Raleigh cop battling multiple sclerosis
Posted January 21, 2009 6:07 p.m. EST
Updated March 9, 2009 5:12 p.m. EDT
Raleigh, N.C. — A.J. Luedtke is many things – a 31-year-old father to a 21-month-old little boy, a husband to a beautiful strong woman and a Raleigh police officer stricken in his prime with an incurable disease.
On Sept. 21, 2005, Luedtke, who joined the police force in 2003, was diagnosed with multiple sclerosis and immediately began treatment that has included years of medication and a surgery on his brain.
But the disease has progressed, and his balance and coordination have deteriorated. Because of it, Luedtke is on desk duty at the police department and has difficulty playing with his son.
"The quality of life that I have from MS will not allow me to do that," said Luedtke, who has decided to go to Costa Rica to undergo a stem cell transplant that has not been approved by the U.S. Food and Drug Administration.
"It's not a cure, but this is as close to a cure as you're going to get right now," he said.
Stem cell transplants are still in the experimental phase in the United States, says Dr. Joanne Kurtzberg, chief of the Duke University School of Medicine's Division of Blood and Marrow Transplantation.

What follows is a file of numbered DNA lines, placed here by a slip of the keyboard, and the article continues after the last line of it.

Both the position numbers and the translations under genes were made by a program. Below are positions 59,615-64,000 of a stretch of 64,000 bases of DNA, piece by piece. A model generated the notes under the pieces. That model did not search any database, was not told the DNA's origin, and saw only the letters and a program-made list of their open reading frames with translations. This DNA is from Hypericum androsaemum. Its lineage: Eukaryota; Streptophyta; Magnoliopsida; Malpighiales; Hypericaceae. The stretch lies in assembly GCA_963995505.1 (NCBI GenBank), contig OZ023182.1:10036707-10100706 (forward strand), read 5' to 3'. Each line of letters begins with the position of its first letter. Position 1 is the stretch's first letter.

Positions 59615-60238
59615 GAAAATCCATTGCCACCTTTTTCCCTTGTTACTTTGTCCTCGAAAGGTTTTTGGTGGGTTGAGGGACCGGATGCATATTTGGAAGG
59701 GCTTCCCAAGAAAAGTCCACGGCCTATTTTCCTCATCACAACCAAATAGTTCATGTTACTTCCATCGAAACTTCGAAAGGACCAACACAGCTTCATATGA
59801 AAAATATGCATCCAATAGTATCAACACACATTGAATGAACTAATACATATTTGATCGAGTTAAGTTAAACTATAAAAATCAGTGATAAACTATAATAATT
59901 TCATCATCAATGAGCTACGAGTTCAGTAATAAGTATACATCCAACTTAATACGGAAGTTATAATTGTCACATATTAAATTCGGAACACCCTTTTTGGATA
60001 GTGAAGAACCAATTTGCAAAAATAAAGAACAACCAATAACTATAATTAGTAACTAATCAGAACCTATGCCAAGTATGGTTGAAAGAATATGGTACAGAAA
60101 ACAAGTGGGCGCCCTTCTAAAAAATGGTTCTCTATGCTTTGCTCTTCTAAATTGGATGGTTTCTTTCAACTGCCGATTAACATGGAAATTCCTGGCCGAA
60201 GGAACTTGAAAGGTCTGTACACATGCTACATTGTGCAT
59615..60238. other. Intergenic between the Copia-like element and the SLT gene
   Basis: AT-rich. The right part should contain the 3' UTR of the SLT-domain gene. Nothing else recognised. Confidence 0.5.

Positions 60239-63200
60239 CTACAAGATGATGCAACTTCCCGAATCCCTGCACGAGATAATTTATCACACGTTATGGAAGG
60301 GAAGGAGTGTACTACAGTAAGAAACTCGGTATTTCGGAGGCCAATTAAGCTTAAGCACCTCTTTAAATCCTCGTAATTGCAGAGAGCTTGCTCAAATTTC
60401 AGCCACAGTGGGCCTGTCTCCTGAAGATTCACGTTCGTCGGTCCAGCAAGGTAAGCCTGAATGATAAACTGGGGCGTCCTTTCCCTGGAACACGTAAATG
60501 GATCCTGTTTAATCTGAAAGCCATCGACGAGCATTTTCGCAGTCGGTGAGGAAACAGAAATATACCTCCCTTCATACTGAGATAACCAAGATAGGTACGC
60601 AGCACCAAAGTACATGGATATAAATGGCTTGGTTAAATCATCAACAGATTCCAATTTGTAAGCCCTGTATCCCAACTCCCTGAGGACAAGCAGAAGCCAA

Eventually, she says, the transplant will be approved, but that it will take time.
"As frustrating as it can be to follow some of the rules the FDA has, most of them are put in place to protect patients' safety," Kurtzberg said.
Patients who decide to go out of the country for transplants should do their homework, she says. That includes researching donors and how they are screened, finding out how many cells will be transplanted, how they are stored and how results are measured.
In Luedtke's case, the stem cells, he says, come from blood in the umbilical cord from a mother to a newborn.
"If I thought there was no risk, even if my personal opinion was there might not be a benefit, I would say the choice is yours," Kurtzberg said.
Luedtke says he has already made his choice, even though the procedure will cost approximately $30,000. Since the surgery is experimental in the U.S., it is not covered by insurance.
"Personally, I don't know what the holdup is in the U.S. to have this treatment done when there are clinics all over the world that are doing it," he said.
Luedtke's fellow officers are trying to help him raise $17,000 toward the cost of the procedure by selling raffle tickets at the Raleigh Police Department for a jersey signed by the Carolina Hurricanes.